“Waiting On” Wednesday is a weekly event, hosted by Jill at Breaking the Spine, that spotlights upcoming releases that we’re eagerly anticipating.
The Sleeping Partner by Madeline E. Robins is another book that has just been released. I pre-ordered from Amazon but it has not arrived so I am anxiously waiting. I love Sara Tolerance and was thrilled to see a new addition to this series.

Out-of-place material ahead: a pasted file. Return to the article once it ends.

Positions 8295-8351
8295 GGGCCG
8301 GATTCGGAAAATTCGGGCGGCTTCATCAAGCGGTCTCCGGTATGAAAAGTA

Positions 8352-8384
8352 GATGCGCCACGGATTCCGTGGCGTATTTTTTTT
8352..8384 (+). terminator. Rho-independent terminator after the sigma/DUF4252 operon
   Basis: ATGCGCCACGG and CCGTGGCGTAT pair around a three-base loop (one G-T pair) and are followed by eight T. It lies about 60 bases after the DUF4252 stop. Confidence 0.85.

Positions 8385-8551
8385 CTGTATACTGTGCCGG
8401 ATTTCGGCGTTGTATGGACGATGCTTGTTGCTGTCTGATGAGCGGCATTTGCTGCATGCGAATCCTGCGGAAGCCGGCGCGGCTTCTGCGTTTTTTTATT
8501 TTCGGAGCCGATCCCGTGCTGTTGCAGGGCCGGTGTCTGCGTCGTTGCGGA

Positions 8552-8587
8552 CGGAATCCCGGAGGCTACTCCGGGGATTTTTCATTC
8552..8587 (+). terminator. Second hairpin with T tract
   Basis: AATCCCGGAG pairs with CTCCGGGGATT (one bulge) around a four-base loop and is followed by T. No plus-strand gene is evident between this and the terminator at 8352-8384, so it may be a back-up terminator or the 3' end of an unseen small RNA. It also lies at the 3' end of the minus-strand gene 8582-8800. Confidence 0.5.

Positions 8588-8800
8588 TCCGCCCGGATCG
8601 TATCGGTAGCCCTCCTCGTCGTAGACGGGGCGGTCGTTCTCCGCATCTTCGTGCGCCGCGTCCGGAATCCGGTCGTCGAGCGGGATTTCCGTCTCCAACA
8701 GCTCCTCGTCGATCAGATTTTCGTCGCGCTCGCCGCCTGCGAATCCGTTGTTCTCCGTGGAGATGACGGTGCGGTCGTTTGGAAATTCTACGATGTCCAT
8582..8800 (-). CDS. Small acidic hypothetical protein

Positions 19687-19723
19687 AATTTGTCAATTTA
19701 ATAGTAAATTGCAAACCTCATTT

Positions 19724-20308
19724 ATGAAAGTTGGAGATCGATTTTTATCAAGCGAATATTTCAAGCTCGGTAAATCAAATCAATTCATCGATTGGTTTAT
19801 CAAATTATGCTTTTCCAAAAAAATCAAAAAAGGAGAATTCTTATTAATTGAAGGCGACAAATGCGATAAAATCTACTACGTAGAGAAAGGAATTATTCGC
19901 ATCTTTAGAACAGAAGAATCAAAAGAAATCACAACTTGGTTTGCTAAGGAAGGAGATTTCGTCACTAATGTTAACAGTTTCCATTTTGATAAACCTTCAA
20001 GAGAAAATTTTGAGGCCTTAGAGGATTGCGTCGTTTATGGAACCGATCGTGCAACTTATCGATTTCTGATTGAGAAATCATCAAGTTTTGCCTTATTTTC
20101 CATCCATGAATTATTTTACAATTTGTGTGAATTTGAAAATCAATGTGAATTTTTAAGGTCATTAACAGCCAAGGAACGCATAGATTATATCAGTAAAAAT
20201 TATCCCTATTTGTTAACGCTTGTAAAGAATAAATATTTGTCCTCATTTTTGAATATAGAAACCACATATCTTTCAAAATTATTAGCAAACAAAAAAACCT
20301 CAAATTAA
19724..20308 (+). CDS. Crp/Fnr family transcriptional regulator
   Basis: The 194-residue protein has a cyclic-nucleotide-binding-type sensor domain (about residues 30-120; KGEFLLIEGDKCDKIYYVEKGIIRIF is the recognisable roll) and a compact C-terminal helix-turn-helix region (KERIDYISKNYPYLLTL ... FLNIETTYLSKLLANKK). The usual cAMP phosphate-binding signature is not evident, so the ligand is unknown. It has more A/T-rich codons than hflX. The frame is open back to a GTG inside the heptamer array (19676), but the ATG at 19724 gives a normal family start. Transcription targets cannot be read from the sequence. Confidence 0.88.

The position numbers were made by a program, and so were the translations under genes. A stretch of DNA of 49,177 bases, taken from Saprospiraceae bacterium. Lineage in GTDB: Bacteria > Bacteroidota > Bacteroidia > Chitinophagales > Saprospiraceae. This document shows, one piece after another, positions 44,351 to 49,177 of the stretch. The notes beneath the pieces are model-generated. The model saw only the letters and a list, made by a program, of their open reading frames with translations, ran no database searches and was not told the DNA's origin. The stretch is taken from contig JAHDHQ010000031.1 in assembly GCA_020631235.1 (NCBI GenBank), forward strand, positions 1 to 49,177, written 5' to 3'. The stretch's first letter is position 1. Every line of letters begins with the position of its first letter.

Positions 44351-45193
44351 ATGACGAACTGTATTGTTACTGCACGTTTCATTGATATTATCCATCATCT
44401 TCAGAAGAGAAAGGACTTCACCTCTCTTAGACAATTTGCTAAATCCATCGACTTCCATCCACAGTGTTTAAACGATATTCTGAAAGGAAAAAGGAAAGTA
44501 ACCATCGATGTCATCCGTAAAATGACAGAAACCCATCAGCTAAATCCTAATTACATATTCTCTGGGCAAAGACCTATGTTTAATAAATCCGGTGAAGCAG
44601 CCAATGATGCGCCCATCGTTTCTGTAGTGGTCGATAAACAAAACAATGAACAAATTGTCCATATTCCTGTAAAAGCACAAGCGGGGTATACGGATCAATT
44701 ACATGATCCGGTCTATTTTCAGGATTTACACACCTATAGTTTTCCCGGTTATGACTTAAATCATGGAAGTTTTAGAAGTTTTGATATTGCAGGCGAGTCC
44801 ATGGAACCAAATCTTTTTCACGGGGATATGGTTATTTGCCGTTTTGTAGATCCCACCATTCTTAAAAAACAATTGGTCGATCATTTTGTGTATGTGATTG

“The Sleeping Partner heralds the return of the serene and self-reliant Miss Sarah Tolerance, Fallen Woman and Agent of Inquiry. This time, Miss Tolerance is seeking not a missing trinket or the solution to a crime, but a living person – a young gentlewoman who has vanished from under her wealthy family’s roof, apparently bent on a scandalous elopement with a mysterious man whom nobody knows. Her elder sister is desperate to find and forgive her – and Sarah, haunted by the similarities between this girl’s story and her own, is determined to assist – but with nothing to go on but a false name and a small sketched portrait, the case is proving her most difficult yet. As the search intensifies, Miss Tolerance must adversaries who will stop at nothing to keep her from finding the girl. And, more than she had ever expected, the mystery surrounding this young woman so like and yet so unlike herself forces Miss Tolerance to confront the voices of her own past, and to question what her future may hold. Reviews: At the outset of Robins’s entertaining third mystery set in Regency London (after 2004’s Petty Treason), an upper-class lady using the pseudonym “Mrs. Brown” calls on Sarah Tolerance, a freelance “agent of inquiry” whom society deems a fallen woman because she eloped at 16 with her brother’s fencing tutor. Mrs. Brown wants Sarah’s help in locating her 16-year-old sister, Evadne, who has eloped, unwilling to remain in their father’s house under his “harsh rule.” Sarah, struck by the similarities between Evadne’s situation and her own at the same age, searches for the missing girl in London’s underworld, where she discovers connections to her own family and to a wider war-profiteering scandal. Colorful characters like Sarah’s brothel-keeping Aunt Thea, cameos by such real-life personages as Mary Wollstonecraft, and the slow-burning romance between the quick-witted Sarah and close friend Sir Walter Mandiff all add to the fun. – Publishers Weekly”